What Visa Support for Crypto Transactions Could Mean for Users in Nigeria
Visa has announced support for cryptocurrencies on its payment network. The financial services provider which made this known on Monday said it will be partnering with Crypto.com but would add other exchanges to the project with time.
With this move, Visa is joining other financial services providers and tech companies like PayPal, Mastercard and Tesla in embracing digital currencies for transactions. PayPal started supporting crypto in October 2020 while Mastercard came on board in February 2021. Tesla followed suit in March.
While other companies are a bit more diverse in the choice of cryptos that they accept, Visa says it will start with USDC alone. USDC is a stable coin, meaning that $1 is always equal to 1USDC.
Explaining Visa’s new move, Cuy Sheffield, Head of Crypto at Visa, told Reuters that “we see increasing demand from consumers across the world to be able to access, hold and use digital currencies and we’re seeing demand from our clients to be able to build products that provide that access for consumers.”
The company’s strategy is to work with different wallets and exchanges like crypto.com so that its users can make transactions and pay either with fiat or USDC. By leveraging the Ethereum blockchain and its first partnership, Visa removes the need to convert digital coin into traditional money before transacting with crypto.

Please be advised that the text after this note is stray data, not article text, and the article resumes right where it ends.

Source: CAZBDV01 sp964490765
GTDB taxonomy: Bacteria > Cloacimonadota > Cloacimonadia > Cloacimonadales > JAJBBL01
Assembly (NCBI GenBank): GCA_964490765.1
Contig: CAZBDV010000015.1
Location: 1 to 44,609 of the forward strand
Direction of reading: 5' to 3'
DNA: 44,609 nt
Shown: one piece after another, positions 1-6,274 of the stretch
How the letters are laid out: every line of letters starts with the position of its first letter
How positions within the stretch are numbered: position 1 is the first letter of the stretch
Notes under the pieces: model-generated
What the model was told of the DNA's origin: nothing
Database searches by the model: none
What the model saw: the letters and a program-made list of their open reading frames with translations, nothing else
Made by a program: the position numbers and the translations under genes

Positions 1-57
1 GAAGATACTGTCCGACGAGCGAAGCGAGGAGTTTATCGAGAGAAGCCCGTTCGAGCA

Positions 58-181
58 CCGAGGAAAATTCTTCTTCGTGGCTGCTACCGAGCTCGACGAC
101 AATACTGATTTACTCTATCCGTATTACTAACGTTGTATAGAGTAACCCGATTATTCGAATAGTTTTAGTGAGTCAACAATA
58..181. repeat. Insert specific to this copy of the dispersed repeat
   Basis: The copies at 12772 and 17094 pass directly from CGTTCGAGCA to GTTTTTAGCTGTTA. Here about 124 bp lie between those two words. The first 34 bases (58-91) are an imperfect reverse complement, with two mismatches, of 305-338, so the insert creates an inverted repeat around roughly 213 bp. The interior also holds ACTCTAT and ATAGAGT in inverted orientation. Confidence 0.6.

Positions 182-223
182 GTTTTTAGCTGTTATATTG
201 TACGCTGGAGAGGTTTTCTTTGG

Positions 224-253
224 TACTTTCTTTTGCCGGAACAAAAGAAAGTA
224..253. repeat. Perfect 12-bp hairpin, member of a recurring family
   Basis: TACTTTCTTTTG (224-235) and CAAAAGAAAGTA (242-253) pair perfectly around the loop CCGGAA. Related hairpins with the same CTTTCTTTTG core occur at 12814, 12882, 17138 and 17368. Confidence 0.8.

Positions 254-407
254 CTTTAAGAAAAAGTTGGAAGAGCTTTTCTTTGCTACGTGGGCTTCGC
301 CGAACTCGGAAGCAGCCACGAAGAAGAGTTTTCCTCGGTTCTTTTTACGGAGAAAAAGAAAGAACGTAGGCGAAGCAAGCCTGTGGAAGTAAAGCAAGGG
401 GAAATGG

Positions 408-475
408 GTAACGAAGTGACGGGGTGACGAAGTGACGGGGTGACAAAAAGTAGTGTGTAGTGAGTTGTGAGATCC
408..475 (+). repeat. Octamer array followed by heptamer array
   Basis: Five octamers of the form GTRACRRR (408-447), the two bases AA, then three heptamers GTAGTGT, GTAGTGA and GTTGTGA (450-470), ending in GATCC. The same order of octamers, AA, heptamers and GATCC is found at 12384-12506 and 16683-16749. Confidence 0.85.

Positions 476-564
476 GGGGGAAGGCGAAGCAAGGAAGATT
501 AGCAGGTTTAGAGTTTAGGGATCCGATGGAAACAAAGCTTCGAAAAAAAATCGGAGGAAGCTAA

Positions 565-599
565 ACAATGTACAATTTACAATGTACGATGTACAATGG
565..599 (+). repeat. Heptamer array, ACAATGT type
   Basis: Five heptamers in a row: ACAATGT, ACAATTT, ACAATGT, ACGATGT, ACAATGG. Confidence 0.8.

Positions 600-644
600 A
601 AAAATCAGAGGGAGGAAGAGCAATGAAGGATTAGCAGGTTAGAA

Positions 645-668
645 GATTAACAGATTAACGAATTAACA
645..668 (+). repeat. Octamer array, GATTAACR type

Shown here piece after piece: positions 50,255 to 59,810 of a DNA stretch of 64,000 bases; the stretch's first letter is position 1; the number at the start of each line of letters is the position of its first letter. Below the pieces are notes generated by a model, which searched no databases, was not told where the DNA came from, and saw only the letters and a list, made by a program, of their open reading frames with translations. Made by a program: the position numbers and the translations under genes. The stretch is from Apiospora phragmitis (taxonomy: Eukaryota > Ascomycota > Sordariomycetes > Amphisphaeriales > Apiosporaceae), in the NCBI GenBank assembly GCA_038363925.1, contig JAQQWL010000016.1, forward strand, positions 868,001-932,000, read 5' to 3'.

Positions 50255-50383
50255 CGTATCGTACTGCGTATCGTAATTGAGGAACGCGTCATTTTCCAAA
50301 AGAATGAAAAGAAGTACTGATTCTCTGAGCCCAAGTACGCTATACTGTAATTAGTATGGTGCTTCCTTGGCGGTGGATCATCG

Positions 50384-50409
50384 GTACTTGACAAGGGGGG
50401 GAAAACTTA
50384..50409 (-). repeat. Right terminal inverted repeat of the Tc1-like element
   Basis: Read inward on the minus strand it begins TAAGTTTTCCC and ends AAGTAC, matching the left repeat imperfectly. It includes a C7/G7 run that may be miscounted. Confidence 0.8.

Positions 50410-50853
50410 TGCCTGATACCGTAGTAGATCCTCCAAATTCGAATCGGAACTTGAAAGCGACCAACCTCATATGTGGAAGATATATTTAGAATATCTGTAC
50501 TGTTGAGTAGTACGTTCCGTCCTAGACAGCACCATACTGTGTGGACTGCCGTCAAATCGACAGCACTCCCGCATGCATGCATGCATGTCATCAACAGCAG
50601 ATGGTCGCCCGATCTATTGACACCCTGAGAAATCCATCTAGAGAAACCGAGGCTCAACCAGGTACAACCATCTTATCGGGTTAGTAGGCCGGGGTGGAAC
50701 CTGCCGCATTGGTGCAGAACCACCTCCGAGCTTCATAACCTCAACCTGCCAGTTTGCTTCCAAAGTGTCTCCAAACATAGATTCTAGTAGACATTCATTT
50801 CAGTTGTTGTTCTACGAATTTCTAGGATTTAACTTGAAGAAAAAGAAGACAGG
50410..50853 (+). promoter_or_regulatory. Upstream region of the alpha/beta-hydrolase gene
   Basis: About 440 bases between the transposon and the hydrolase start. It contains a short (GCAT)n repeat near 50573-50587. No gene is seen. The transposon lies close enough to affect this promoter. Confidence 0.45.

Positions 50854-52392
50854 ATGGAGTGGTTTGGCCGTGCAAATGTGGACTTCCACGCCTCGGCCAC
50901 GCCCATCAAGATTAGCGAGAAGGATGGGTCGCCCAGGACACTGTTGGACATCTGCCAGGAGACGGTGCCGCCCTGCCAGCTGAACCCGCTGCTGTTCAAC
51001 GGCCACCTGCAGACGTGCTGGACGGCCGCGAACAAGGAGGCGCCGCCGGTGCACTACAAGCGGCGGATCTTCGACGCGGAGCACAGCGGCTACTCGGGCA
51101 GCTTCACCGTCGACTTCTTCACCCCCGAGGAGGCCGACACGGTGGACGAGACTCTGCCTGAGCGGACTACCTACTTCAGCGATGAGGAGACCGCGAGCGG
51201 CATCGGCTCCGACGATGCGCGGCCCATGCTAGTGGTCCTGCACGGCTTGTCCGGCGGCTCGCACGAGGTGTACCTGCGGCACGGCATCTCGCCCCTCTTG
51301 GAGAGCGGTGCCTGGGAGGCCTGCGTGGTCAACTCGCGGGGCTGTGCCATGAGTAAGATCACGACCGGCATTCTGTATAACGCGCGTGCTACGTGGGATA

To get a crypto.com visa card, the users have to download the crypto.com app on the google or iOS app store and follow the procedures outlined on its website.
Visa already has 2.5 billion cards that are currently used around the world for payment purposes. However, these cards will not be able to access the crypto-payment functionality that has just been launched. The new crypto-enabled card has to be requested.
The partnership is only one step in the direction of Visa’s goal. During its 2021 Q1 earnings report call, CEO Al Kelly said that the company is working towards enabling merchants to make fiat purchase at any of the 70 million merchants where Visa is accepted globally, using crypto.
In Nigeria, 41.89 million people have active ATM cards and 19% of the cards are issued by Visa. This means about 7.9 million people use a Visa card indicating relatively widespread use in the country. With Nigeria also being the second-largest Bitcoin trading country in the world, there is a huge awareness of cryptocurrencies and its use among citizens.
This shows that there are people who are likely to use the crypto visa card for online transactions involving digital currencies. But with the CBN imposing restrictions on crypto transactions via traditional banks, it will be interesting to see how users in Nigeria embrace this new initiative.
Visa on its part is still a major partner of several Nigerian banks, offering its financial services expertise to many major ones. Thus, driving the use of its new crypto card initiative into Nigeria could cause heads to stir especially if the CBN considers it an affront on its new policy restricting crypto transactions.
It will be interesting to see its adoption rate in the coming days.
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